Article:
WSU LENDS A HELPING HAND TO MOZAMBICAN UNIVERSITY

Latest updates – Thursday, 30-May-2013 15:01

TIES THAT BIND: Delegates from WSU and UCM at the East London Health Resource Centre during the two-day engagement session.

 

WSU LENDS A HELPING HAND TO MOZAMBICAN UNIVERSITY

A Mozambican university delegation believes Walter Sisulu University (WSU) expertise in policy development will help it advance their University’s teaching and learning quality.

The 10-member team from Universidade Catholica Mozambique (UCM) have collaborated with WSU’s Centre for Learning and Teaching Development (CLTD) and the Centre for Community and International Partnerships in order to help grow UCM’s institutional capacity in quality assurance, research development and teaching and learning.

“UCM is benchmarking our quality management systems and processes and specifically teaching and learning,” said CLTD director Valindawo Dwayi.

WSU underwent a similar programme from 2007 to 2012 when the university implemented the Netherlands Programme for the Institutional Strengthening of Post-Secondary Education and Training Capacity.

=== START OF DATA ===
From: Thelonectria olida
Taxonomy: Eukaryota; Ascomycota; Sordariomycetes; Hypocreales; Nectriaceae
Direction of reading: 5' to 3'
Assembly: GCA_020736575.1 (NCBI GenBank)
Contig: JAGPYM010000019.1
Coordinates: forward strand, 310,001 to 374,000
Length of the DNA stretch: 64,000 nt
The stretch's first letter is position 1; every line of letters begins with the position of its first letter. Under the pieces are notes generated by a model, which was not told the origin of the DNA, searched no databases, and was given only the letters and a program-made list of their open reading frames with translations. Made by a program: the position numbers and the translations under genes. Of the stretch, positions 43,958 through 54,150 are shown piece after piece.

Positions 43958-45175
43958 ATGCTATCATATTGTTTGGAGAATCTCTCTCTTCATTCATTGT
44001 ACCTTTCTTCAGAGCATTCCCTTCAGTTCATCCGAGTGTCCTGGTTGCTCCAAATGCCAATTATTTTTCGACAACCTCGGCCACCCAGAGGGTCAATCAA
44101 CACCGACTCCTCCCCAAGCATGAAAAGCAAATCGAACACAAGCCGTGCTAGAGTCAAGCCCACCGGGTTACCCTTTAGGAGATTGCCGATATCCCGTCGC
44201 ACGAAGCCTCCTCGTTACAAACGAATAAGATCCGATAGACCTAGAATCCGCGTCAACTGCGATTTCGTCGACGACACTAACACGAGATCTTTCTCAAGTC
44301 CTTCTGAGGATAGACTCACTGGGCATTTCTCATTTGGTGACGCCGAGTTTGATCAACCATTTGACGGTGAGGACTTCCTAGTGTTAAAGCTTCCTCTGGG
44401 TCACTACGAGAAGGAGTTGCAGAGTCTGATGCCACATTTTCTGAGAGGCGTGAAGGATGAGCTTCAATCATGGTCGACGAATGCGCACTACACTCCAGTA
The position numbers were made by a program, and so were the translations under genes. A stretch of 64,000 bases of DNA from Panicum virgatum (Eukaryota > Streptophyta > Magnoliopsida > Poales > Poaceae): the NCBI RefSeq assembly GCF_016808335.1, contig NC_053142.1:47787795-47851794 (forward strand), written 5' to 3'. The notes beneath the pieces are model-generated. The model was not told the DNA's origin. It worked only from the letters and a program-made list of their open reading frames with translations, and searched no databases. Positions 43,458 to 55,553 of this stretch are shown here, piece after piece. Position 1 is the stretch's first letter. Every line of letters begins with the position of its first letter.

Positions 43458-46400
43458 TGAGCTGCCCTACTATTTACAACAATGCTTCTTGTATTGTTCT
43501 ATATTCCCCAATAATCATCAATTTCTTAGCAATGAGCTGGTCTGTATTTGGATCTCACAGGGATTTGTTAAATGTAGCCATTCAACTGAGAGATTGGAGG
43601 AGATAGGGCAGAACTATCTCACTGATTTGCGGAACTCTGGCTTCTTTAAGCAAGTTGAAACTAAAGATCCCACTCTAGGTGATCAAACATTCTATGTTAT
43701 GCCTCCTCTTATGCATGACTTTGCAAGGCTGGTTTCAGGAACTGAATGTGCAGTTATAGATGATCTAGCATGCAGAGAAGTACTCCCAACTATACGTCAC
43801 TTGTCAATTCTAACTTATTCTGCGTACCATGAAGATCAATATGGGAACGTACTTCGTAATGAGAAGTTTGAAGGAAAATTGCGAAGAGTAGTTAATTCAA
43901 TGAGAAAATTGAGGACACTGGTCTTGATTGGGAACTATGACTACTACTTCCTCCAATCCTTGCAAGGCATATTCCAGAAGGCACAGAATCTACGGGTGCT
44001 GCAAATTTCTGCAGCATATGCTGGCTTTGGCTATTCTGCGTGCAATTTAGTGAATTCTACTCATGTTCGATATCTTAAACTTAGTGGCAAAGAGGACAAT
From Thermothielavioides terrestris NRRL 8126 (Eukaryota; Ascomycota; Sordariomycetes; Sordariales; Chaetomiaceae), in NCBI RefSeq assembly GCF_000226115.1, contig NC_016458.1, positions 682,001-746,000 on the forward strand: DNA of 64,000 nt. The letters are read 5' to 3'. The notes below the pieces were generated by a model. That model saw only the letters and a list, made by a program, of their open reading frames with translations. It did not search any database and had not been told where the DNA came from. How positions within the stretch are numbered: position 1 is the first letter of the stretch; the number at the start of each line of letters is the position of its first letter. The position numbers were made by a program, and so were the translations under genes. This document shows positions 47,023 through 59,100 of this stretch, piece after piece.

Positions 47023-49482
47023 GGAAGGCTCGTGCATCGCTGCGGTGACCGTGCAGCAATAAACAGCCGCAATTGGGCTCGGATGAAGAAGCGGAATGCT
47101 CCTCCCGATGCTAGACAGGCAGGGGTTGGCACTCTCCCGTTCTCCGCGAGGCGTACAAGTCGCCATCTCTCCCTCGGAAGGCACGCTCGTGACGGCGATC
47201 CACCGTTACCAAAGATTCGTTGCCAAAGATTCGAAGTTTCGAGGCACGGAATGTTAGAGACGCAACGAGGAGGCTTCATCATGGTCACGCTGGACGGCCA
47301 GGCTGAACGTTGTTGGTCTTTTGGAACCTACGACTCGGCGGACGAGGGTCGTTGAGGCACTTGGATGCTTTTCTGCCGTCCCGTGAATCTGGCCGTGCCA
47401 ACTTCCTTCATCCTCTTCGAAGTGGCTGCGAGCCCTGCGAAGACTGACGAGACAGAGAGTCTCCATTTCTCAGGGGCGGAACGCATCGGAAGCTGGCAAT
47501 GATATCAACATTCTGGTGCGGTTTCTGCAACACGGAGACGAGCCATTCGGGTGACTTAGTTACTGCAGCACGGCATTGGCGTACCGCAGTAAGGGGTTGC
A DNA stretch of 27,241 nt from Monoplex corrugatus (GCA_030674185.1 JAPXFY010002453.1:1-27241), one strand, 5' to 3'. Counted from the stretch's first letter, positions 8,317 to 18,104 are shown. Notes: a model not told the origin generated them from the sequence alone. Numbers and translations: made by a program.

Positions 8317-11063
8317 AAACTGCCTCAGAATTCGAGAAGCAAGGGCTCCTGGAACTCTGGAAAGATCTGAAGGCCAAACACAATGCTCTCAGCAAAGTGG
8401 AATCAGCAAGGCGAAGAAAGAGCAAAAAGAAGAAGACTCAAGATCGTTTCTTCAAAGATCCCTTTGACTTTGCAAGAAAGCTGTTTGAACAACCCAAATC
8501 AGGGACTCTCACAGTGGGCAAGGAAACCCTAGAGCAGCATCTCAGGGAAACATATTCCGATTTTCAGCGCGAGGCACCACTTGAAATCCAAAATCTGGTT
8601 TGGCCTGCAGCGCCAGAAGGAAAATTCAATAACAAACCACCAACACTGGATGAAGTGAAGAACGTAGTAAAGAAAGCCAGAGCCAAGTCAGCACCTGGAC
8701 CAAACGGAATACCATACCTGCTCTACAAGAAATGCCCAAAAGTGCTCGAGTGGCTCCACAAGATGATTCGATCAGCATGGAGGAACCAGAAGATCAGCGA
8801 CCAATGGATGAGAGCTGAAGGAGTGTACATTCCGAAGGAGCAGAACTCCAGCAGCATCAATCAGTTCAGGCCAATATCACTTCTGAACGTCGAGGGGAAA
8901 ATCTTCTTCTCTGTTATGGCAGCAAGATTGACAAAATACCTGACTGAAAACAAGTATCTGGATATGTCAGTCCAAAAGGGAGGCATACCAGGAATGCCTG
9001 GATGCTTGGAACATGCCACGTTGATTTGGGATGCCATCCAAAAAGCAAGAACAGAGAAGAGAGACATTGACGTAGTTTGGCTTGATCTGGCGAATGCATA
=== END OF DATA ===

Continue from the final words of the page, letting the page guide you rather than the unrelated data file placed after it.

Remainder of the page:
This latest NUFFIC project is a continuation of the Netherlands Initiative for Capacity development in Higher Education (NICHE).

The Mozambican University is the main beneficiary of the project which commenced in October 2012 and will run until September 2016.

WSU, together with Tshwane University of Technology are the South African implementation agencies, and work with Netherland’s Rijks Groningen Universiteit and Erasmus University Rotterdam.

UCM Director for Quality Assurance Craft Chadambuka said he believed the engagements will prove very fruitful because WSU and UCM share a lot of similarities.

“We believe we will see exactly what WSU is doing in terms of quality assurance, how it can assist us in developing our own instruments and how these can be made relevant and useful in our efforts to produce good results for our institution,” he said.

Chadambuka said even though the deliberations are an important point of departure with regards to the project – implementation of the inputs by the two universities would be the true measure of the success of the deliberations.

Issues covered in the engagement include, amongst others, student profiling, teacher evaluation, evaluation assessment practices, employer surveys and their implications for programme development.